Synthetic Fibers and Plastics

2.1 INTRODUCTION
The clothes which we wear are made of fabrics.
Fabrics are made from fibres obtained from natural or artificial sources.
Can you name some natural fibres ?
Fibres are also used for making a large variety of household articles. You have read in your previous classes that natural fibres like cotton, wool, silk, etc., are obtained from plants or animals. The synthetic fibres, on the other hand, are made by human beings.
That is why these are called synthetic or man-made fibres.
2.2 SYNTHETIC FIBRES

Synthesis means to make and synthetic means man-made.
So, man made fibres are called synthetic fibres. A synthetic fibre is also a chain of small units joined together. Each small unit is actually a chemical substance. Many such small units combine to form a large single unit called a polymer.
The word polymer comes from two Greek words; poly meaning many and mer meaning part/unit. So, a polymer is made of many repeating units.
A) Rayon
We have learnt that silk fibre obtained from silkworm was discovered in China and was kept as a closely guarded secret for a long time. Fabric obtained from silk fibre was very costly.
But its beautiful texture fascinated everybody. Attempts were made to make silk artificially.
Towards the end of the nineteenth century, scientists were successful in obtaining a fibre having properties similar to that of silk.
Fibre obtained by chemically treating wood pulp is called rayon or artificial silk.

Although rayon is obtained from a natural source, wood pulp, yet it is a man-made fibre.
Characteristics of rayon
• Cheaper than silk and can be woven like silk fibres.
• Highly absorbent, soft and comfortable. 
• Easy to dye in a wide range of colours, and drapes well.
Uses of rayon
• Widely used in all types of clothing and home furnishings.
• Mixed with cotton to make bed sheets and curtains, or with wool to make carpets.
B) Nylon
Nylon is another man-made fibre. In 1931, it was made without using any natural raw material (from plant or animal). It was prepared from coal, water and air. It was the first fully synthetic fibre. Nylon is a synthetic fibre made from coal, water and air.

Characteristics of nylon
Nylon is Strong, Elastic , Light, Lustrous , Easy to wash. So, it became very popular for making clothes.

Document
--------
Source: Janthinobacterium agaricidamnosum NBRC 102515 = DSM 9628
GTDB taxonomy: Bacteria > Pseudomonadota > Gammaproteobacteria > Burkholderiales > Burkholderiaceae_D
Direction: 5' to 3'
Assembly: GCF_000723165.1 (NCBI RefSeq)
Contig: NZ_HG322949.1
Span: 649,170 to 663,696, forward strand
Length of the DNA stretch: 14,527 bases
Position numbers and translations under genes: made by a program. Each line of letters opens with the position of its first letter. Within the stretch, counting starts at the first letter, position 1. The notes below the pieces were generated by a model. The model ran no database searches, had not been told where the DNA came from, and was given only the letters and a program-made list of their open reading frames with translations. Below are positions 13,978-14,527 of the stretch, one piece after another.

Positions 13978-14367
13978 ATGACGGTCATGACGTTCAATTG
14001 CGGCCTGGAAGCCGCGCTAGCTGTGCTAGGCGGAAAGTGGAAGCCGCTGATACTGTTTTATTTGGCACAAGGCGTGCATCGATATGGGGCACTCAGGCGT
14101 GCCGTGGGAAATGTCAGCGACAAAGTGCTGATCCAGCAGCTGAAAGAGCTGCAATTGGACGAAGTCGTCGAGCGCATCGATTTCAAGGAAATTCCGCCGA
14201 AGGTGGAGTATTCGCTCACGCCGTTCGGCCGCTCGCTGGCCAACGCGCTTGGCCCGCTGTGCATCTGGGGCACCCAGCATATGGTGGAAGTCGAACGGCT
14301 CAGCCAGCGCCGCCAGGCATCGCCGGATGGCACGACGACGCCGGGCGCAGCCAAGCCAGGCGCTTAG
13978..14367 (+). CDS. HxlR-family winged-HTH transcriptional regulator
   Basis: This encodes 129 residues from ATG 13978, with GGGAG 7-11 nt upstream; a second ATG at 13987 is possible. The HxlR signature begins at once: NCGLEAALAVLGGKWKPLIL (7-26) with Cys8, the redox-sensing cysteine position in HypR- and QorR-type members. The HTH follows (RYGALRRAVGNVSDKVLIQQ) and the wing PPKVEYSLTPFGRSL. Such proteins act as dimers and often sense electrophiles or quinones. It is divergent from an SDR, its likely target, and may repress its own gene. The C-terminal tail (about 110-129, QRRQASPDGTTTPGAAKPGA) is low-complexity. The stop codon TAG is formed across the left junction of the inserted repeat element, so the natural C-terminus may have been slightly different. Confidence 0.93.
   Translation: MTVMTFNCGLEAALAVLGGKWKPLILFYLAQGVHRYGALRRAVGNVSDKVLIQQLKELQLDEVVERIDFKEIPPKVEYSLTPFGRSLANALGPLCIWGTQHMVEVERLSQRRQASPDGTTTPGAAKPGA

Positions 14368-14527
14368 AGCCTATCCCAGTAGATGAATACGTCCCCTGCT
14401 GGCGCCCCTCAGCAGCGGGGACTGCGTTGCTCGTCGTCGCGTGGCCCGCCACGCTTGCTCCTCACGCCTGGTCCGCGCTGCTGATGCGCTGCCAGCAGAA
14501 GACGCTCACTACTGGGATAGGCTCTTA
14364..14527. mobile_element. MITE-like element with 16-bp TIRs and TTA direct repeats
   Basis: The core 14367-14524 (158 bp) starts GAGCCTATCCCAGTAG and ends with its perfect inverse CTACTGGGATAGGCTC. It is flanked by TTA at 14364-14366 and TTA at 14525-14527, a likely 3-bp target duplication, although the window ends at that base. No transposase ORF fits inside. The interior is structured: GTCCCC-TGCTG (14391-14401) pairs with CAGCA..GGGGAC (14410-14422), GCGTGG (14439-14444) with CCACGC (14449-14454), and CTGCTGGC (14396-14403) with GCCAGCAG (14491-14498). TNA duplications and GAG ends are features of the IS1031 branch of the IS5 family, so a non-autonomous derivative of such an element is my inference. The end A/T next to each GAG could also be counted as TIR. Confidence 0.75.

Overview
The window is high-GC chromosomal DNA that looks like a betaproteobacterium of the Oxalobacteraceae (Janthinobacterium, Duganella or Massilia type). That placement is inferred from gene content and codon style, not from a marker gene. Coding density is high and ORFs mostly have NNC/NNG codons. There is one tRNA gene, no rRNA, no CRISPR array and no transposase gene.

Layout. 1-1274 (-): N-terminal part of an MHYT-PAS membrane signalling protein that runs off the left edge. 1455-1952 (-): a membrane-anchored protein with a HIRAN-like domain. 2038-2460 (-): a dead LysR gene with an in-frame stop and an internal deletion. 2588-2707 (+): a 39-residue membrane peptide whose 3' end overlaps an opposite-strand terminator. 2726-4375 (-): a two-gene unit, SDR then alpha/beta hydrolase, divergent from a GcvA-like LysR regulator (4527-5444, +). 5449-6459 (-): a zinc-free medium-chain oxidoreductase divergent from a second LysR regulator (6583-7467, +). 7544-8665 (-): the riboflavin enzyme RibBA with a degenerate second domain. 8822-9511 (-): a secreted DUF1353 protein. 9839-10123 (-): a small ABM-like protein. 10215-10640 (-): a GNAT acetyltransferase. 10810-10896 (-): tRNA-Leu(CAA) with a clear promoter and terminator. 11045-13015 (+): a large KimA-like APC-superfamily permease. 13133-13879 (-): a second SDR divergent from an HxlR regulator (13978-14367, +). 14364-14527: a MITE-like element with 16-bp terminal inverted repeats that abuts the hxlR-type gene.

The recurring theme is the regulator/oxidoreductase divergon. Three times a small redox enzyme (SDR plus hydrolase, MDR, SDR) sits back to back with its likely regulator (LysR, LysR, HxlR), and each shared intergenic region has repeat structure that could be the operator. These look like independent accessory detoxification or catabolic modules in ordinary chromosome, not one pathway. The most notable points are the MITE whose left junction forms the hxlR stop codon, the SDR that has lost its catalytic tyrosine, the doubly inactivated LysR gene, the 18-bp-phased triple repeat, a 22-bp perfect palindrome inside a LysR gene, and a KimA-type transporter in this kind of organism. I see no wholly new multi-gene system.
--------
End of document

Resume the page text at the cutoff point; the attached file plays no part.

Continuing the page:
Uses of nylon
We use Nylon to make Socks, Ropes, Tents, Toothbrushes, Car seat belts, Sleeping bags, Curtains, etc.
Point to note
Is nylon fibre really so strong that we can make nylon parachutes and ropes for rock climbing ?
Nylon is also used for making parachutes and ropes for rock climbing.
A nylon thread is actually stronger than a steel wire.

C) Polyester
Polyester is a synthetic fibre, derived from coal, air, water and petroleum. Polyester is made of repeating chemical units called esters.
Fabric made from polyester retains its shape and remains crisp. Polyester is easy to wash and dry.
Polycot is a mixture of polyester and cotton. Polywool is a mixture of polyester and wool. Terylene is a popular form of polyester, which can be drawn into very fine fibres. These fibres can be woven like any other yarn.
PET, or Poly-ethylene terephthalate, is another familiar form of polyester, which is used to make bottles, utensils, films and wires.
Polyester is also used for making hoses, ropes, nets, thread, raincoats, fleece jackets, clothing and medical textiles.

D) Acryclic
We wear sweaters and use shawls or blankets in the winter. Do you know the material with which they are made of ? Many of these are actually not made from natural wool, though they appear to resemble wool. These are prepared from another type of synthetic fibre called acrylic.
Acrylic is a synthetic polymer of methyl methacrylate.
Fabric made from acrylic is warm to wear, retains its shape and is durable. Acrylic is easy to wash and dries quickly. Acrylic is used in apparel like sweaters and socks, and in home furnishings such as furniture, carpets, blankets and upholstery fabrics. Industrial uses of acrylic include craft yarns, awnings, boat and vehicle covers, and luggage.

Point Of Safety
Synthetic fibres are more durable and affordable which makes them more popular than natural fibres. But they too have demerits. Synthetic fibres melt on heating. If the clothes catch fire, it can be disastrous. The fabric melts and sticks to the body of the person wearing it. We should, therefore, not wear synthetic clothes while working in in the kitchen or in a laboratory.
2.3 PLASTICS
You must be familiar with many articles used in our daily life like bottles, mugs, polythene bags, plastic chairs, clips, handles of kitchen wares, doctor’s gloves etc.
Have you ever thought with what material all these are made ?
All these are made of Plastics. Plastic is also a polymer like the synthetic fibre. All plastics do not have the same type of arrangement of units.
In some, the units are arranged in linearly as shown. Whereas in others, they are cross linked as shown.

Are all plastics of the same kind or are there different types of plastics, having different properties ?
Let’s see
Types of Plastics
Plastics can be broadly classified into two categories, depending on their interaction with heat.
A) Thermoplastics
Plastics which gets deformed easily on heating and can be bent easily are known as thermoplastics.
Polythene and PVC are some of the examples of thermoplastics. These are used for manufacturing toys, combs and various types of containers.
B) Thermosetting Plastics